December 9, 2022

In striking down much of Arizona’s immigration law but keeping a provision that allows police officers to question suspected undocumented immigrants, the Supreme Court left the one part of S.B.1070 that has more to do with actual American citizens than immigrants. The state of Arizona — or any state, for that matter — has the legal authority to identify lawbreakers within its borders. But as an American citizen, I should not become the unwitting victim of the state’s enforcement methods. My dark skin, dark features and shaved head shouldn’t represent some kind of bull’s-eye on my back for police officers. Criminals, interestingly enough, look just like everybody else. The resemblance is uncanny!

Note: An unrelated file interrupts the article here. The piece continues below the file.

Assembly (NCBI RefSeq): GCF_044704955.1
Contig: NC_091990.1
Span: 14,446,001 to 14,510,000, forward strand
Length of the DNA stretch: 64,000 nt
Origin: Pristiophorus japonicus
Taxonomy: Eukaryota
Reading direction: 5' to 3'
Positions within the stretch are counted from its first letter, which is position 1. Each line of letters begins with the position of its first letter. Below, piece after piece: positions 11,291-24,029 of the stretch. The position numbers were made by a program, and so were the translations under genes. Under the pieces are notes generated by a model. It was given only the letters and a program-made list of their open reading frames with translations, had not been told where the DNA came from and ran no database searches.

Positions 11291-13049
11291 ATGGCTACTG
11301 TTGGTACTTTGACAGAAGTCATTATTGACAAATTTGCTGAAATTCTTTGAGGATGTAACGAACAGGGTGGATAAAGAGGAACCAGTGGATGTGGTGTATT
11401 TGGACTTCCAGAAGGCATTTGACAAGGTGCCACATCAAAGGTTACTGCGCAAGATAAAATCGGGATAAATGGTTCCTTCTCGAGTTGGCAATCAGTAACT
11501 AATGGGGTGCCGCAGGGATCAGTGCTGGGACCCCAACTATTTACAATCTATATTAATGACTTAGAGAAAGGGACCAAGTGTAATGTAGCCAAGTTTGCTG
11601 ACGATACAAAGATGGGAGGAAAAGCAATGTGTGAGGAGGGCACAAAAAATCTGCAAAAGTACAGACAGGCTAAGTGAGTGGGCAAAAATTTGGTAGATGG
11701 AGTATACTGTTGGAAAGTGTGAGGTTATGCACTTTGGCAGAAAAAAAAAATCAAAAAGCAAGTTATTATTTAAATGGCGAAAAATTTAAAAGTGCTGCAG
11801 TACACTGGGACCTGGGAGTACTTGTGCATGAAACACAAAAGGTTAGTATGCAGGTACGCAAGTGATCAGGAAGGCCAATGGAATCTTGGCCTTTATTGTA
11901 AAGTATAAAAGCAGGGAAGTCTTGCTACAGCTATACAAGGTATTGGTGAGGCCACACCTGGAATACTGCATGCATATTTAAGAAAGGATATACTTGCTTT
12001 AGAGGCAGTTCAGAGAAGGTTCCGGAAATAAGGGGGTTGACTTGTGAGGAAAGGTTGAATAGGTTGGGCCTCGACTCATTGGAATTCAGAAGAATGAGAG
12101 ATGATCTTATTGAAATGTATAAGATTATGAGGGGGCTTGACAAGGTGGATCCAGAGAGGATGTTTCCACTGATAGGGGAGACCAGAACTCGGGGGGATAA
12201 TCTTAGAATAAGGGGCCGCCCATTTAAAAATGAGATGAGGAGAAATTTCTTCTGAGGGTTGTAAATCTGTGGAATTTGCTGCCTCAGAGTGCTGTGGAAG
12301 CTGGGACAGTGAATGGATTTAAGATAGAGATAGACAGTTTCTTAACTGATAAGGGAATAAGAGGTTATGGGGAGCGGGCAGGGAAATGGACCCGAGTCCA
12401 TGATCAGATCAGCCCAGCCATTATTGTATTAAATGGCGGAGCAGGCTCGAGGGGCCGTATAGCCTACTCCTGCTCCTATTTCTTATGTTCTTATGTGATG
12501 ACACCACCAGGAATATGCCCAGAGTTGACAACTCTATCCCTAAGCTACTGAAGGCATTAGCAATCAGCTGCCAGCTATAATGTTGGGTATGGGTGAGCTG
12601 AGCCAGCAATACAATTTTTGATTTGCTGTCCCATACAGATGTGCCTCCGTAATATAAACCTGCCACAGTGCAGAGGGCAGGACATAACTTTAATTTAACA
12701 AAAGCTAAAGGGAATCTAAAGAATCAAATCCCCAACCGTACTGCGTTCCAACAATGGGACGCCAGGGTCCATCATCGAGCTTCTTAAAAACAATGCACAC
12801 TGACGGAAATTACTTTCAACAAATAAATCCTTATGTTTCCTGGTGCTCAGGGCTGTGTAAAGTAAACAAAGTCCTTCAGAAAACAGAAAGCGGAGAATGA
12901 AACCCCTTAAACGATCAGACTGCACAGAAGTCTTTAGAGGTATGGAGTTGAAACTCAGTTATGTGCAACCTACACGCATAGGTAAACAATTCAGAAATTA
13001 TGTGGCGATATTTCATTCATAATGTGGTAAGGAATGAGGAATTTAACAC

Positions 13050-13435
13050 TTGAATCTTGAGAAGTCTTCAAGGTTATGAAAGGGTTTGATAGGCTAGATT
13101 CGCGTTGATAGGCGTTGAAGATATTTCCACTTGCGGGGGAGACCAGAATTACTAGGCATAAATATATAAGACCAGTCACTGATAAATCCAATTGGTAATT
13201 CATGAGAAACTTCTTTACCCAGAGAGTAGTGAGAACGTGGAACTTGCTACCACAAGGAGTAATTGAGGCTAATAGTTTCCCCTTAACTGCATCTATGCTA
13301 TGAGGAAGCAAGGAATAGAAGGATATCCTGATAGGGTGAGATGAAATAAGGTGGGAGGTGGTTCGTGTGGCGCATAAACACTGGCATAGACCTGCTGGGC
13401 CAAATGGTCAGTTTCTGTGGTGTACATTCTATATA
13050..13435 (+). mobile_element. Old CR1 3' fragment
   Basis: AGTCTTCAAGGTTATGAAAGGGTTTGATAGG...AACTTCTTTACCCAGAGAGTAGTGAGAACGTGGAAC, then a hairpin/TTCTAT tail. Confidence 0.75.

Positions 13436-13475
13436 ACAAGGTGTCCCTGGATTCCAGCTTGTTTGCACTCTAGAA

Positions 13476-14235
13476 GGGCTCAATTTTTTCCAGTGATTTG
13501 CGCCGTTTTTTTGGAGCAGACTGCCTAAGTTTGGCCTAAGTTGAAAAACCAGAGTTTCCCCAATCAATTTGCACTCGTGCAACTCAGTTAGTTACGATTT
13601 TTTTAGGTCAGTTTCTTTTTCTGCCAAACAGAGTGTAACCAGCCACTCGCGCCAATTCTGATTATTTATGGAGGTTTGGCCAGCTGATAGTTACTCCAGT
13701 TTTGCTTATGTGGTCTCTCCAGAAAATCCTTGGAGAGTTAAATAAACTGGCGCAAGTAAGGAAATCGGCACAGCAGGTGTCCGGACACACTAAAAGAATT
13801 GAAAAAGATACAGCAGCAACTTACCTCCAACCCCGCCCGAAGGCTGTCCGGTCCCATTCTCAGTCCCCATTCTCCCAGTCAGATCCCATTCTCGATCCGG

I have a legal right to be in this country, just like every other citizen. Civil government was created for defense, not offense — namely, to defend the rights of its citizens. In that sense, it’s better to let 1,000 undocumented immigrants walk free than to violate the rights of one U.S. citizen, because if our government can violate our rights on a regular basis, then it’s not our government.

So, the Supreme Court killed most of the Arizona law, but left the heart of it intact. Killing that legislative vampire — to defend the rights of Latino male citizens — is the reason the fight must continue.

If you found this article helpful. Check these out: My Life as an Undocumented Immigrant; 5 Takeaways for Latinos from the Republican National Convention

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